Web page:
FolkestoneJack's Tracks

Mosques of Istanbul

Posted in Istanbul, Turkey by folkestonejack on October 11, 2014

I headed out early to visit the Sultanahmet Mosque (better known as the Blue Mosque) but clearly not anywhere near early enough! By the time I arrived, at 8.15am, the queue was already around the block. However, once the doors opened the line moved quickly enough. I was inside after just a half hour wait and back outside a few minutes later! In the meantime, the queue had doubled in length…

Sultanahmet (Blue) Mosque

Sultanahmet (Blue) Mosque

Inside, or outside, this place really imposes itself on any visitor. The exterior view of the seventeenth century mosque with its six minarets is simply stunning, whether viewed from the square or from the courtyard. The interior is equally impressive, featuring 21,000 blue tiles from Iznik and four five metre thick ‘elephant’ pillars. I spent most of the time with my neck craned upwards to better appreciate the ornate designs. As you can only walk within a restricted space the visit itself does not take long, but it certainly delivers in that time!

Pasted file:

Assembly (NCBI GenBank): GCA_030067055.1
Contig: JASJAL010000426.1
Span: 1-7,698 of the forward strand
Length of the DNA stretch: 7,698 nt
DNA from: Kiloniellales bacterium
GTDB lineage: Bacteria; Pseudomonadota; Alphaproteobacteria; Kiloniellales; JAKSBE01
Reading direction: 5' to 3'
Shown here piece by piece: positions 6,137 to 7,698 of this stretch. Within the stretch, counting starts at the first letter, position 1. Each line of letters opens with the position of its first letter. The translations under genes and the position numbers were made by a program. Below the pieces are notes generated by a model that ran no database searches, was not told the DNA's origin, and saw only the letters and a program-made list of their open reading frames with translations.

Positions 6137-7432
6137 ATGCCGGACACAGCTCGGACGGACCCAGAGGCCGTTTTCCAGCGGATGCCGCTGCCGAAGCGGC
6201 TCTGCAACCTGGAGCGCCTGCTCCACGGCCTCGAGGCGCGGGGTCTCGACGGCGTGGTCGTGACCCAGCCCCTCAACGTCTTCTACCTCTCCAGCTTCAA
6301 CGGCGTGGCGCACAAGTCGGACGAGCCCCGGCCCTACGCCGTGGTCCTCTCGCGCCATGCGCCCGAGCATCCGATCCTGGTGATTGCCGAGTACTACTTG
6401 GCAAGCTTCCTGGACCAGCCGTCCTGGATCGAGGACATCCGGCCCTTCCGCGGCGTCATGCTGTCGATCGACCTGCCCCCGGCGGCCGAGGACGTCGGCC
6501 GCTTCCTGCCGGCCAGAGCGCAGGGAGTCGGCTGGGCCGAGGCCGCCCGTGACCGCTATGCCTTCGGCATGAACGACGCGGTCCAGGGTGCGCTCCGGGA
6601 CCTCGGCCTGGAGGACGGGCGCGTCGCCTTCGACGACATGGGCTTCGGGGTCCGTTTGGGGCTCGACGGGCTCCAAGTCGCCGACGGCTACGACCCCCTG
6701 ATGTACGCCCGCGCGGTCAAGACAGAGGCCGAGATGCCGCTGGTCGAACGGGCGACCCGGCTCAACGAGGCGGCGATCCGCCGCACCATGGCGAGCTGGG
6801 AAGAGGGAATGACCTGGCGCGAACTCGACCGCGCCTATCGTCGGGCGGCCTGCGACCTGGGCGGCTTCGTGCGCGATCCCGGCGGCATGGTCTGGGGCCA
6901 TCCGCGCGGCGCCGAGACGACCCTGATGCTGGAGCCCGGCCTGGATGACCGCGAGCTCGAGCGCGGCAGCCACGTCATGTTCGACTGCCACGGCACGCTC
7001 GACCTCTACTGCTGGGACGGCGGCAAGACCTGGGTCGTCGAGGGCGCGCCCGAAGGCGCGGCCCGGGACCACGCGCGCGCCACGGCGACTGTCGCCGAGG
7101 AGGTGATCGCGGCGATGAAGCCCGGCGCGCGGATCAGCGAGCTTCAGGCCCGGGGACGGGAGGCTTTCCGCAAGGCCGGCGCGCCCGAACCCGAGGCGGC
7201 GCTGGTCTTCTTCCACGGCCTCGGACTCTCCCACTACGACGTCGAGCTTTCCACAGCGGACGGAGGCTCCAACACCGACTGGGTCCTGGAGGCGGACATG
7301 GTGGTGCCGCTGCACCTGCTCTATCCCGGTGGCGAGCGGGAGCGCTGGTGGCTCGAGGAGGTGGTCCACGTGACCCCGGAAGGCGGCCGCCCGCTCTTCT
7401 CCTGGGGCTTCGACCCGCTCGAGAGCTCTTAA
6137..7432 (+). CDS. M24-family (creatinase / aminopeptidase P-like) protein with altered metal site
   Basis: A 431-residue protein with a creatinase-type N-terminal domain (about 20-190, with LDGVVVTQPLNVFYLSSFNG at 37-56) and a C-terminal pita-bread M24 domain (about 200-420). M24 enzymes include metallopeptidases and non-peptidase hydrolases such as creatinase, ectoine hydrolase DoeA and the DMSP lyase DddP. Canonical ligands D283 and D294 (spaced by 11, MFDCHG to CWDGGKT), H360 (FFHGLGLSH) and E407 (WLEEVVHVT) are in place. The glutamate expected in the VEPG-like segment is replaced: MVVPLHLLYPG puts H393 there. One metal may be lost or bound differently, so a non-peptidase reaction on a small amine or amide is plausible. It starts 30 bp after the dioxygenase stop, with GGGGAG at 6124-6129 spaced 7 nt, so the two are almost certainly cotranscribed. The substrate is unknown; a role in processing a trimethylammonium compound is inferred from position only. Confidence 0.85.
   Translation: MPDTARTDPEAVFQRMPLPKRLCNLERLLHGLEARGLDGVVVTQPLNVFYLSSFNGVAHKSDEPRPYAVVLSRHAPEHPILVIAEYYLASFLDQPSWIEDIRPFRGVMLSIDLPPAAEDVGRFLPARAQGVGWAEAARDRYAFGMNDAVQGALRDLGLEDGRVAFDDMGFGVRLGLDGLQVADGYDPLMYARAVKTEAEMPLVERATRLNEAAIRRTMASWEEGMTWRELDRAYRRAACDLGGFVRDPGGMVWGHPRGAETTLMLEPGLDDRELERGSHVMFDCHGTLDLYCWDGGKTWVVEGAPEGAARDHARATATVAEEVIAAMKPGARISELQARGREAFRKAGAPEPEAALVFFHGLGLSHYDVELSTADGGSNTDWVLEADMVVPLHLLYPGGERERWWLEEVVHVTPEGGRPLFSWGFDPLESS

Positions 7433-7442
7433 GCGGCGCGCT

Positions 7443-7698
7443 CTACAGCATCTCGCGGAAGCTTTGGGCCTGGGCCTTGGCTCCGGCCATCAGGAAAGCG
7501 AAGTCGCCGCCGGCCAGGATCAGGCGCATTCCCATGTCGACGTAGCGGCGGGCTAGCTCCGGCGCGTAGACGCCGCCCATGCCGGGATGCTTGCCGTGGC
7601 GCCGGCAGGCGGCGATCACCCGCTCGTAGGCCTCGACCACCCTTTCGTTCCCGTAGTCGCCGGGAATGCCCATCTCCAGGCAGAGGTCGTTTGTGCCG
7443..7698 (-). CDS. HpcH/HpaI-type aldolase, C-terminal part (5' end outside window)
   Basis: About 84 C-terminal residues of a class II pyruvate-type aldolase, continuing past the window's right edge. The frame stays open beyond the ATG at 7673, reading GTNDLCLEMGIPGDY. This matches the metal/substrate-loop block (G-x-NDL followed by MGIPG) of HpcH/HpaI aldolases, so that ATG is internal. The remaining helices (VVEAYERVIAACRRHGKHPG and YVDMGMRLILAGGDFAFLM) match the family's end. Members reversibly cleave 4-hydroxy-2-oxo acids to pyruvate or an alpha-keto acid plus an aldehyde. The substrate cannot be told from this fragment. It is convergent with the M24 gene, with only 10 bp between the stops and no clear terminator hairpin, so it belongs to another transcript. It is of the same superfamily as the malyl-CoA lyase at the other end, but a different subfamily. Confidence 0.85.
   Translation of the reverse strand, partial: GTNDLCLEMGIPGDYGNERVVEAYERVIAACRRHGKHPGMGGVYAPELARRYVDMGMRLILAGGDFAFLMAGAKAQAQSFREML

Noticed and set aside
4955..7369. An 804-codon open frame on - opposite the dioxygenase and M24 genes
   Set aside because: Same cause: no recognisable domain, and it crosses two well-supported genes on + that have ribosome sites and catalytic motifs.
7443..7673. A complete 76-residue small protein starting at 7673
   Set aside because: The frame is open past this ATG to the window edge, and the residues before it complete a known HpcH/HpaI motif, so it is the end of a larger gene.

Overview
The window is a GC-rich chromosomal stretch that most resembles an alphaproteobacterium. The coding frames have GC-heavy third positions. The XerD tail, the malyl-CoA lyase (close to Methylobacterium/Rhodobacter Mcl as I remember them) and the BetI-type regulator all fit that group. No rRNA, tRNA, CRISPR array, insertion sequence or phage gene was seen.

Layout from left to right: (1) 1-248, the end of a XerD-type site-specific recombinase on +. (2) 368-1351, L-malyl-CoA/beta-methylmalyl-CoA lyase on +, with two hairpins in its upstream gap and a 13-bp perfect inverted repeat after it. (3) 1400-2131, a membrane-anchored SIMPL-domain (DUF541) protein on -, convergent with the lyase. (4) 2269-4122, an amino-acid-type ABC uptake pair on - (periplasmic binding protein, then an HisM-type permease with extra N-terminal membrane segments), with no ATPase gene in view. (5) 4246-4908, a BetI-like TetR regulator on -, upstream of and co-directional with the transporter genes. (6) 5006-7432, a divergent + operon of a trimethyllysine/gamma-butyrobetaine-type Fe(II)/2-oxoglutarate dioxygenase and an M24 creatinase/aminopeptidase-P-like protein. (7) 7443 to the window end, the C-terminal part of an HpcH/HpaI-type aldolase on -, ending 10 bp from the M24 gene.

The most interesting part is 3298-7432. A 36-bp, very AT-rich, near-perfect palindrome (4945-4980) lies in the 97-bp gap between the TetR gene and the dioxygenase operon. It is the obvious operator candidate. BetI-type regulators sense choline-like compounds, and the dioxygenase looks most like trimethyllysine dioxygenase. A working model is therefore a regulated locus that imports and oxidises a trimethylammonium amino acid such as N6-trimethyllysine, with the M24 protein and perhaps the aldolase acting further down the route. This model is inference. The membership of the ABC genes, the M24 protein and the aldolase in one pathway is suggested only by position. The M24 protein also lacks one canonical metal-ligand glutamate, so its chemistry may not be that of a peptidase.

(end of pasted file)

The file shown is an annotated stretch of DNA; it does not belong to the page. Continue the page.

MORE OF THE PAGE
After leaving the mosque behind, I headed on to Beyasit, to visit an older mosque. The Süleymaniye Mosque (1557) presented a real contrast with barely a soul around, making for an altogether different experience. The decoration is less elaborate than the Blue Mosque, but all the more powerful for its subtle use of colour.

Süleymaniye Mosque

Süleymaniye Mosque

The Süleymaniye Mosque was founded by Süleyman I, whose reign saw the Ottoman Empire extend as far as it ever would and was widely regarded as a great patron of the arts. It is also the masterpiece of the Imperial architect Sinan who was responsible for 131 mosques during his 98 years. The mosque is at the centre of a historic complex of a hospital, soup kitchen, schools and lodgings which must have made this an incredibly active place at one time. Although these surrounding buildings no longer serve these roles, you get a clear sense of just how large and important the welfare network centred around the mosque was.

Rüstem Paşa Mosque

Rüstem Paşa Mosque

I found my visits to the three mosques quite fascinating and I could easily have spent my time exploring the many other mosques in the city. One of the unexpected pleasures of the trip was the incredible sound of the competing calls to prayer resounding from every direction, particularly as dusk approached.


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